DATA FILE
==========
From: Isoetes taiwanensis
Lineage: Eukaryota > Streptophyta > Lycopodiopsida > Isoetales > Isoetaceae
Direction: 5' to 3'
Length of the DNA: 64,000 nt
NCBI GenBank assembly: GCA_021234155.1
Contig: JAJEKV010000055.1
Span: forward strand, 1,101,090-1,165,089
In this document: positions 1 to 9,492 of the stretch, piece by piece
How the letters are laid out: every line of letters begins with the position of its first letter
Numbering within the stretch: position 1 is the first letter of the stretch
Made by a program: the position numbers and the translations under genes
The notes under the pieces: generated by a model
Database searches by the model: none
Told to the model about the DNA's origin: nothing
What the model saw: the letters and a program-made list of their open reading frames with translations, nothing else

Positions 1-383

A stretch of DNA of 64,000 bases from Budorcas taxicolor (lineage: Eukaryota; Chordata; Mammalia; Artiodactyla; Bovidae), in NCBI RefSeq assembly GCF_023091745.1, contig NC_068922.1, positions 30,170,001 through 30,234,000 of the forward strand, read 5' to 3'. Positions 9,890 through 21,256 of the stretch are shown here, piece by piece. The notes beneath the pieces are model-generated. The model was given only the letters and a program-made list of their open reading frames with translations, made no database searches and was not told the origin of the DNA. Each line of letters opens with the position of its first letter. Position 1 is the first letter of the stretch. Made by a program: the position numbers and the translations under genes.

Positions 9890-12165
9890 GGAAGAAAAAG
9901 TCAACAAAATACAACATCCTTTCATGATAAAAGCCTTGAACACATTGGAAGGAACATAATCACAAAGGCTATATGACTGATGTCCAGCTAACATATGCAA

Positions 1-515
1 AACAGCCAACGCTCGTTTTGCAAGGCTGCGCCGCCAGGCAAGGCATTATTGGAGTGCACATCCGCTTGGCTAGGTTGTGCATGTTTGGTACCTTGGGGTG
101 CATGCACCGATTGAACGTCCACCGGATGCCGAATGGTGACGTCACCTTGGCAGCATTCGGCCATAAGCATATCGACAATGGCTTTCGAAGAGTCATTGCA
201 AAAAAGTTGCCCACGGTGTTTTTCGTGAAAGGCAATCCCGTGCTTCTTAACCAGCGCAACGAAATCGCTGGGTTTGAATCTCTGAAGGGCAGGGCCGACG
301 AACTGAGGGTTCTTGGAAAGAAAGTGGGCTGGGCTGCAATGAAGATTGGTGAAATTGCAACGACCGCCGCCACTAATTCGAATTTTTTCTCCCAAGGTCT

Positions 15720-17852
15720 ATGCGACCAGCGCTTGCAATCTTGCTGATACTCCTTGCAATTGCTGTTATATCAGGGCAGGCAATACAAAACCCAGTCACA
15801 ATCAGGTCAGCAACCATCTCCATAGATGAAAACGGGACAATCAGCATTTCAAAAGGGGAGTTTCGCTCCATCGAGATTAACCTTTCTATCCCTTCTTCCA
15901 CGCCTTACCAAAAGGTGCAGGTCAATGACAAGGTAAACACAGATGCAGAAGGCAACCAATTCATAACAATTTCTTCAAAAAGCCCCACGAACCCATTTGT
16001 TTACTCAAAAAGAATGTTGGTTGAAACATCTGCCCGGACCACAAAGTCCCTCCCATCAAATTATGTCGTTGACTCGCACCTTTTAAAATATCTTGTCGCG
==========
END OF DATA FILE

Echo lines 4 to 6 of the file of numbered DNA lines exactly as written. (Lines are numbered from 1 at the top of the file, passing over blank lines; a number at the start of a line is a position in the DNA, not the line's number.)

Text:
Length of the DNA: 64,000 nt
NCBI GenBank assembly: GCA_021234155.1
Contig: JAJEKV010000055.1